If Child Protective Services appeared out of the blue at your door, would you be ready to defend your parenting? What about a school principal? A police officer?
Would you be able to share facts? Or would you rely on emotions? In the stress of the moment, would your comments make sense?
When people in authority confronted me about my children, I expected them to believe me. After all, I was the parent.
In hindsight, I probably sounded like a bumbling fool the first and second times – after an anonymous source reported me twice to Child Protective Services.
Although the claims were “unsubstantiated,” I learned a valuable lesson about documentation – while enduring a massive dose of heartache.
THE NEED for DOCUMENTATION
For starters, the public doesn’t have a working knowledge of mental health – especially childhood trauma and attachment. Even workers within the system might not “get it.” Casting blame on the parents is much easier. Sadly, gross exaggerations about moms and dads happen more than people realize.
Oftentimes the most empathy comes from others who have “lived it.”
Frankly, I was unprepared – practically defenseless – when opening the door of my home. Many parents have been there, so I implore every family to maintain a daily log book of good and not-so-good behaviors. Including both makes a parent seem genuine, rather than vindictive. And parents who are perceived as vindictive gets nowhere quick. They can become a quick target – with heresy and without meaningful evidence.
Documentation can save your honor and your family.
WHERE to START
Document with or without the child’s knowledge – but never use documentation as threat. That strategy will likely backfire. Parents know their child best and can determine the right approach to minimize power struggles.
Include the obvious – threatening notes written by the child, bizarre pictures drawn by the child, school incident reports, suspension/expulsion letters, mental health evaluations and police reports (which you may have to request).
You want all evidence at your finger tips in a folder or binder. And store the information in a safe place, so nothing mysteriously disappears.
Detail is crucial because the parents’ memory can fail them when it’s needed most. Use the following list to create a daily log in a spiral notebook or perhaps a computer spreadsheet.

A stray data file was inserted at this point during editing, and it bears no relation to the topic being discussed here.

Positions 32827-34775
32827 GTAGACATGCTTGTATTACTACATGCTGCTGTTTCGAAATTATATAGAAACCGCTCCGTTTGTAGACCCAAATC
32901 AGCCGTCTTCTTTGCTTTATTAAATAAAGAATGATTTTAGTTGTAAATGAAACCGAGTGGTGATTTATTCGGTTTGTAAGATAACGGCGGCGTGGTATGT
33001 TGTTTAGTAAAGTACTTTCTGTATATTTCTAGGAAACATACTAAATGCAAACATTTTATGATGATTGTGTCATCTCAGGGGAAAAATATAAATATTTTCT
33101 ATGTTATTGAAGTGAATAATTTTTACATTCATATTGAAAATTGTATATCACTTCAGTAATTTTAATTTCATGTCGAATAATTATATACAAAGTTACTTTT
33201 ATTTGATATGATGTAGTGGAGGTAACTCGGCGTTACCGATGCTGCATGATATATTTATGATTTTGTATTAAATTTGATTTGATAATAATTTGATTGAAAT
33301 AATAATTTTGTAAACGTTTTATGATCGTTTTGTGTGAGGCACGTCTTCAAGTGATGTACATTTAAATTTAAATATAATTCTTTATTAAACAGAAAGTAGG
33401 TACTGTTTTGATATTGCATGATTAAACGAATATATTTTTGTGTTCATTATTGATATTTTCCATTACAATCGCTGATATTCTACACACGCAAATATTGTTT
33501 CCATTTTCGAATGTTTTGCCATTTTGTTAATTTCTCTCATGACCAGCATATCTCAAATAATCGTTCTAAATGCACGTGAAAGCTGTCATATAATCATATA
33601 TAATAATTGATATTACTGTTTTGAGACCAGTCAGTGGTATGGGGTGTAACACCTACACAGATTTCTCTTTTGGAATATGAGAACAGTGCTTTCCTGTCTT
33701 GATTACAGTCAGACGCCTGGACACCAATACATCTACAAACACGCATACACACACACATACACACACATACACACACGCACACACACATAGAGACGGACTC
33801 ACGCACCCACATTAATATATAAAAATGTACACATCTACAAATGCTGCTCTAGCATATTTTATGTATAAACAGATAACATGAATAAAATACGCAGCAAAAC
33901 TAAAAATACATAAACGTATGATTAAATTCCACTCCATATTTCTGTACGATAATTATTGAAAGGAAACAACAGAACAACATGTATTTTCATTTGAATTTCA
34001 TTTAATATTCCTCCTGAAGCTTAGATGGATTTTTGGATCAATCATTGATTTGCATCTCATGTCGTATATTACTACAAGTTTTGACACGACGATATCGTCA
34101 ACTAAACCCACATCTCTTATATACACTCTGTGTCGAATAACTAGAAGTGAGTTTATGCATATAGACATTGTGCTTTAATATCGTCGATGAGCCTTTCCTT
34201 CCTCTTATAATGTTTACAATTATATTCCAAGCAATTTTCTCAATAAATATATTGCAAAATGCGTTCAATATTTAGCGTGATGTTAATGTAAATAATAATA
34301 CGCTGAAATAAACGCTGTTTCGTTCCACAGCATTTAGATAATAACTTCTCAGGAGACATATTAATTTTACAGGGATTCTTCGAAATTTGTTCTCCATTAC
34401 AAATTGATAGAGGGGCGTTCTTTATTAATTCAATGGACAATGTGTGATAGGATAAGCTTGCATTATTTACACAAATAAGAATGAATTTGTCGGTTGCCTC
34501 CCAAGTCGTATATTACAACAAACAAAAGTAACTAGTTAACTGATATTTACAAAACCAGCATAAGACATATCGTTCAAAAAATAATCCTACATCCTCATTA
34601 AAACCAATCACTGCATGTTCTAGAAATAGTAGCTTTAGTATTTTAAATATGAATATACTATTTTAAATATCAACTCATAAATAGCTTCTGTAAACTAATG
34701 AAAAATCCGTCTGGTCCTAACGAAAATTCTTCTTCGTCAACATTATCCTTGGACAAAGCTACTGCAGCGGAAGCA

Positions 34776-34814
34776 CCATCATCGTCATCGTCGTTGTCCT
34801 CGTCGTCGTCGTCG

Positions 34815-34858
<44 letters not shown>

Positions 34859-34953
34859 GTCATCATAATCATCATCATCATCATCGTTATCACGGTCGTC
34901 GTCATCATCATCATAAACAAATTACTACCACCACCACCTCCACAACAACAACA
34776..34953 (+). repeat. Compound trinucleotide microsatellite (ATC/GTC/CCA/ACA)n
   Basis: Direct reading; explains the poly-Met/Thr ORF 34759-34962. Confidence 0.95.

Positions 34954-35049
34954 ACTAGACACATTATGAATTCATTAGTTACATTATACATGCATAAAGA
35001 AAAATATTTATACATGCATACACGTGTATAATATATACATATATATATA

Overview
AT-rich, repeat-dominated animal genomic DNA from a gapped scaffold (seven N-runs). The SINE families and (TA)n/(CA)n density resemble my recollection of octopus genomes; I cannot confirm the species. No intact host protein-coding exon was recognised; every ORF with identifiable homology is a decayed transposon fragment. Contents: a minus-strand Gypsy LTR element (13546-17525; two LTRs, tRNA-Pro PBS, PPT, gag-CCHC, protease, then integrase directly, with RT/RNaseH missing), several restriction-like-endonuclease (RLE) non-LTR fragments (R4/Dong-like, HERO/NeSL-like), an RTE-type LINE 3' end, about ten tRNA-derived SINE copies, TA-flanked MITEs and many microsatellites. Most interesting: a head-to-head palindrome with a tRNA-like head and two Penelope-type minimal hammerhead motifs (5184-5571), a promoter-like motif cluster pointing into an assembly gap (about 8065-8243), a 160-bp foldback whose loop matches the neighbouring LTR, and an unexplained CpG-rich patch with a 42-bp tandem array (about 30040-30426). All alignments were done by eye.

1-Description of behavior (whether positive or inappropriate)
2-Date and time of day
3-Length of said behavior
4-Reaction of others in the home
5-Intervention used to de-escalate the behavior
6-Child’s response to intervention
7-Response of therapist, teacher or other professional to intervention, if applicable
8-Outcome of response (which may be entered at a later date)
Parents must protect themselves and their families – while fulfilling obligations to the child in crisis.
By reading – and sharing the factual entries with others, a pattern may emerge. This includes any providers who work with your family. You need them to understand, not speculate. Nor mis-interpret. I will never forget one attachment therapist who sat silent in a meeting with juvenile probation – while not saying one word in my defense. Then a 20-something woman – with little knowledge of Reactive Attachment Disorder – ordered a parenting assessment, as if I had something to hide.
On one hand, I truly believe parents can learn from the past and be empowered to become better.
On the other, the documentation will enhance your diplomacy – and may prove your innocence – should a crisis erupt without warning.
A SAFETY PLAN
Every family should have a safety plan in writing. I advise involving a therapist or other third party in the development. Then ask the individuals to sign the plan and include their telephone number.
A safety plan should include incremental steps.
1-How do you maintain patience while de-escalating a situation?
2-Have you secured all weapons and items that can be used as weapons?
3-How do you keep other family members safe?
4-Are they aware of the plan?
5-Where is the most secure room in the house?
6-What professionals or family members can you call for support?
7-When do you call law enforcement – knowing this step usually shouldn’t come first?
Once the safety plan is written, follow it to the letter. Be ready to share the plan if your motives are questioned by Child Protective Services or law enforcement.
In addition to the safety plan, I encourage parents to maintain documentation of every training – whether a formal workshop or informal conversation with a therapist or educator. In the event that someone throws you under the bus, your level of expertise can easily be shared. Many organizations offer certificates of completion for this very reason.
If your child requires hospitalization or other specialized care, you will also have a paper trail to warrant treatment. The same goes for additional services at school. All use a deficit model to determine eligibility. Facts, not opinions, carry weight.
At the end of the day, parents must protect themselves and their families – while fulfilling parenting obligations to the child in crisis.
You never know who might be watching and forming strong opinions that have nothing to do with the truth. DCP
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